Emirgan Park Istanbul

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Nowadays Emirgan Park is known around the world for its famous tulip festival held in the grounds every April. Beds of these once priceless flowers cascade down the winding paths and slopes, blanketing the banks of the Bosphorus with a wealth of colour and vibrancy. Less well-known is the history of the park.

In the Byzantine era the whole area was covered in Cypress trees, earning it the name Kyparades or Cypress Forest. When it was given to Nişancı Feridun Bey, a Lord Chancellor of the Ottoman Empire in the mid-16th century, it became known as Feridun Bey Park. A little over a hundred years later the ruling sultan, Murad IV, bequeathed it to one Emir Gûne Han. This Safavid Persian commander had relinquished his castle to the sultan without a fight during the campaign of Yerevan in 1635. He then followed Sultan Murad back to Istanbul and Emirgûne was his reward. Over the years the name changed to the present day form of Emirgan.

The main display in Emirgan Park

The land changed hands many times over the next few centuries until it was bought by Khedive Ismail Pasha. He was born in Egypt and reigned as the Ottoman Governor of Egypt and the Sudan from 1863 to 1879. He was instrumental in negotiations concerning the building of the Suez Canal, and known for accumulating massive public debt, funded by European financiers. Ismail Pasha liked the good life, and Emirgan formed the backyard of a large wooden yalı he had built in the grounds, along with three wooden pavilions. When his heirs sold the estate to Salyet Lütfi Tozan in the 1930s, the latter three buildings were still standing.

Emirgan Park was opened to the public in 1943 and is now owned by the Metropolitan Municipality of Istanbul. It consists of 117 acres of parkland including two decorative ponds planted with more than 120 types of flora. Of the around 50 buildings of different configurations and designations known to have been built there over the years, only Sarı, Beyaz and Pembe Köşk, the Yellow, White and Pink Pavilions, still exist.

Sarı Köşk (Yellow Pavilion)

View in Emirgan Park

Sarı Köşk is a prime example of 19th century Ottoman woodworking and architecture. It was designed by the famous architect Sarkis Balyan in the style of a Swiss chalet. However careful detailing gives it a delicate appearance similar to that of a carved birdhouse, reflecting the Turkish love of birds. The original building suffered fire damage in 1954 and a new façade was rebuilt in concrete to the original design. The exterior walls are painted a pale yellow, and the entire building sits above a granite gravel retaining wall. This gives the idea of the köşk being contained in a nest. Inside there is a large hall on the ground floor, three rooms upstairs and another room in the basement. The public rooms feature high ceilings, tall windows and doors elaborately ornamented with floral and bird motifs, and the colour yellow is continued throughout. Baroque and Rococo styles inform the decorative features. The best materials of the day, such as walnut, apple, plane, linden, ebony, rose and oak woods, lacquer, gold leaf, ivory and pearl, were used in the original structure.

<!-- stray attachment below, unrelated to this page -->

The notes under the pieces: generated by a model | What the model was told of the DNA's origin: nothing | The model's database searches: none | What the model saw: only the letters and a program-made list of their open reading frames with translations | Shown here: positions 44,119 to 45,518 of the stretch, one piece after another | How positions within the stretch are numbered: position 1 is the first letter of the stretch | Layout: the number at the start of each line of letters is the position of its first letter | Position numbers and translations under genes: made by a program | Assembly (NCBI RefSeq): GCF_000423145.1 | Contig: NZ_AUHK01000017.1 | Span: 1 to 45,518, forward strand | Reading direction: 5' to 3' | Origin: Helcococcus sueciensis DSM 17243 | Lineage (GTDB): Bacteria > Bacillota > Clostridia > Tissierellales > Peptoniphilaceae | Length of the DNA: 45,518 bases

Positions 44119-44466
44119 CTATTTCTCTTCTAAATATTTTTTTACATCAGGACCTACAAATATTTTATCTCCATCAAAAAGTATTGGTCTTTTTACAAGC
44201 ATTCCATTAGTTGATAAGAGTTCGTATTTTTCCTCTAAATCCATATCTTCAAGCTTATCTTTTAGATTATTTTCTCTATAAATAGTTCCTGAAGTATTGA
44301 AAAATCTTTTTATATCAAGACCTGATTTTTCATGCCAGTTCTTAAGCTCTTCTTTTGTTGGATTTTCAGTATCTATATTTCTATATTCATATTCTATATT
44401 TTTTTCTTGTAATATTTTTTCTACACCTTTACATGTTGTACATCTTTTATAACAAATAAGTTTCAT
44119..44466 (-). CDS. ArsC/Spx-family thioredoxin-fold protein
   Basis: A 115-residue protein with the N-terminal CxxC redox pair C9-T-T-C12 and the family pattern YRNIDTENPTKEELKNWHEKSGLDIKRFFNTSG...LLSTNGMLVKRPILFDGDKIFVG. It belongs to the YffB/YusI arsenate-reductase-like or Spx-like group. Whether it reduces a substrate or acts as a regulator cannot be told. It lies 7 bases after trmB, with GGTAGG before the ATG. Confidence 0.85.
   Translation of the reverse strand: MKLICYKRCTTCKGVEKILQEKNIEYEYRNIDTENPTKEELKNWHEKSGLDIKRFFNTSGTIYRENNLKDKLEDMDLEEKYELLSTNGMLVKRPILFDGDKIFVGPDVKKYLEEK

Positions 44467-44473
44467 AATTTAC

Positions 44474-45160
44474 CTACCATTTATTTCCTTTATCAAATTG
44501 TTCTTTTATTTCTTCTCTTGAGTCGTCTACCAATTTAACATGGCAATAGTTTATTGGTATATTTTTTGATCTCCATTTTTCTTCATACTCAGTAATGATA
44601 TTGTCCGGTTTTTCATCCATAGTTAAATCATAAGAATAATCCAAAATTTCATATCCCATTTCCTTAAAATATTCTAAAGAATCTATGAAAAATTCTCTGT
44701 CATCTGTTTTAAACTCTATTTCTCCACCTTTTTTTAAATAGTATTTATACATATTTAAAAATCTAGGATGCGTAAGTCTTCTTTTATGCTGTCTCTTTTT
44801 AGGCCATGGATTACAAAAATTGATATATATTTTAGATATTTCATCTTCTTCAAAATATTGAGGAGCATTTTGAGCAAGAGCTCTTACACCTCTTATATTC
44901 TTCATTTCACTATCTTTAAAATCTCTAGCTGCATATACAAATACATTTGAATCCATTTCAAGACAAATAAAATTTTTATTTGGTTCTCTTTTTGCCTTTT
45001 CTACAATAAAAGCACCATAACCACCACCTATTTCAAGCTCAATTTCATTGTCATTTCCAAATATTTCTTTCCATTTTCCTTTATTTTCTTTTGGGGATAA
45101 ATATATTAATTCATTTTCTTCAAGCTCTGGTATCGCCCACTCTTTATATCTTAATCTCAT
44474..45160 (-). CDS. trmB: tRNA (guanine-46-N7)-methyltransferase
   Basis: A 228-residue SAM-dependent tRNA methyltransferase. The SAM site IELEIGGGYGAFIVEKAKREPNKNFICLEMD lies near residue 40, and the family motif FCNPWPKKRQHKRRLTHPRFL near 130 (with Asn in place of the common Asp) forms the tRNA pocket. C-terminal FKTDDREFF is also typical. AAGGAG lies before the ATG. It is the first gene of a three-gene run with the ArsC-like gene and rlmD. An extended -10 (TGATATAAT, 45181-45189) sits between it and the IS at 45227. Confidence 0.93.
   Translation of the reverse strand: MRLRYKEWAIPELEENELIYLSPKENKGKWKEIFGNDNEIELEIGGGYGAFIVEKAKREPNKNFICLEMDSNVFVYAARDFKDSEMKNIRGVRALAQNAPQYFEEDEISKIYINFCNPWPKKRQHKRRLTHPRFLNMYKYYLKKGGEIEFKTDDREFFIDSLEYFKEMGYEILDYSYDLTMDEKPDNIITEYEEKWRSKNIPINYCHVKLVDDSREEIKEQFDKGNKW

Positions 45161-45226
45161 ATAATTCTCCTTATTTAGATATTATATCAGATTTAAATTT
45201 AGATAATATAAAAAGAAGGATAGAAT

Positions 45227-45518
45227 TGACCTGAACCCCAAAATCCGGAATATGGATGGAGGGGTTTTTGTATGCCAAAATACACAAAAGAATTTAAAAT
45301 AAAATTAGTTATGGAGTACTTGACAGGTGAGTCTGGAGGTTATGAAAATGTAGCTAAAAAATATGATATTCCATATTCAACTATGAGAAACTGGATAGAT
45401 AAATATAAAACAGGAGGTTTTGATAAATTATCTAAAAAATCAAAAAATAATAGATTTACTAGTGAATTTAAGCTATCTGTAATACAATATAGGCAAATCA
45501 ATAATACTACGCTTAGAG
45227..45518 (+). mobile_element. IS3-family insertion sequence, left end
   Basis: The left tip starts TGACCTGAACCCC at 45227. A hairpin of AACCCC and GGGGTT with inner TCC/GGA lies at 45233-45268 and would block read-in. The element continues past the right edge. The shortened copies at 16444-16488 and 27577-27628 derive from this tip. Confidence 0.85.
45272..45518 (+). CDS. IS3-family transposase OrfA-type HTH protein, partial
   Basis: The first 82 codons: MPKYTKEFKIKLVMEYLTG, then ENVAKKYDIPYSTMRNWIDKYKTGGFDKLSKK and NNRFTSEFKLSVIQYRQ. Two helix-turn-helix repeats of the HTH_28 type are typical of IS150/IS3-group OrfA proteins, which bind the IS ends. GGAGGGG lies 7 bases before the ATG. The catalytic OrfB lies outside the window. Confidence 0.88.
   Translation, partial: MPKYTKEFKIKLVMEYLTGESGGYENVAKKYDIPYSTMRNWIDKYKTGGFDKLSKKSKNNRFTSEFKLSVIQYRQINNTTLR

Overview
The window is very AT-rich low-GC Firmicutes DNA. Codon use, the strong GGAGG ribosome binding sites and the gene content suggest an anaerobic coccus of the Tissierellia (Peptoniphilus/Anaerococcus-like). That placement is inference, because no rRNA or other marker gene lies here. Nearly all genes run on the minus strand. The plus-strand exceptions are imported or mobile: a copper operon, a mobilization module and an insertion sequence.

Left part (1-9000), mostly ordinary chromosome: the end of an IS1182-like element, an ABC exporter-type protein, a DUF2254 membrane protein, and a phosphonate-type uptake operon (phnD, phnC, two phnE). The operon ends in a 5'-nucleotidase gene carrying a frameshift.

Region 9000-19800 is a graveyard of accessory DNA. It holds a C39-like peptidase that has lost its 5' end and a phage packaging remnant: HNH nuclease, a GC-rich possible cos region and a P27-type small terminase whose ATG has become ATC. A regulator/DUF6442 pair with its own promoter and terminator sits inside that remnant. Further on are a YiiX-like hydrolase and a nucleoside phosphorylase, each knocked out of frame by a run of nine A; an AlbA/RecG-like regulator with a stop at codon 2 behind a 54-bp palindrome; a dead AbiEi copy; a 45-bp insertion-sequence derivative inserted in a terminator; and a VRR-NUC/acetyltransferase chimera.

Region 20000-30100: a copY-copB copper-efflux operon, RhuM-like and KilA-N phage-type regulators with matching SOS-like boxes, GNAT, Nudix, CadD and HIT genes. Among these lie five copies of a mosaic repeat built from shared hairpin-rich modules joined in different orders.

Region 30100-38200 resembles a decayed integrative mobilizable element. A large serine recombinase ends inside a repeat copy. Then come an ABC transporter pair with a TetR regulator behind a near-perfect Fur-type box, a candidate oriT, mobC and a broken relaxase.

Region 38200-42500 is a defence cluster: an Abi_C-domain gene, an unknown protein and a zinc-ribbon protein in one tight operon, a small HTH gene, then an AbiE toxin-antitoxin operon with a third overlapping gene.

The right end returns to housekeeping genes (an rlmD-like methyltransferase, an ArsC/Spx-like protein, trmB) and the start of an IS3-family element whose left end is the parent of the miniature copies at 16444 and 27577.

Sarı Köşk was built as a hunting pavilion and later used as a holiday home and guest house. It’s now open as a restaurant and café and is a great place to sit and daydream yourself back to Ottoman times.

Pembe Köşk (Pink Pavilion)

Pembe Köşk was also built for Khedive Ismail Pasha and is the oldest of the three pavilions in Emirgan Park. It is modelled on the form of a typical Ottoman townhouse and takes its name from the original colour used on the exterior, a shade known as crane’s bill flower pink. This small two storey building was built with three entry doors – a protocol door for official guests, a front door and another door for staff. Inside there is a large hall on the ground floor with two rooms leading off it. A wide staircase leads from the salon up to five large rooms and two small box rooms. It’s been restored several times, most recently in 1995. Now it’s a lovely place to eat breakfast or lunch on weekends and is a popular wedding venue too.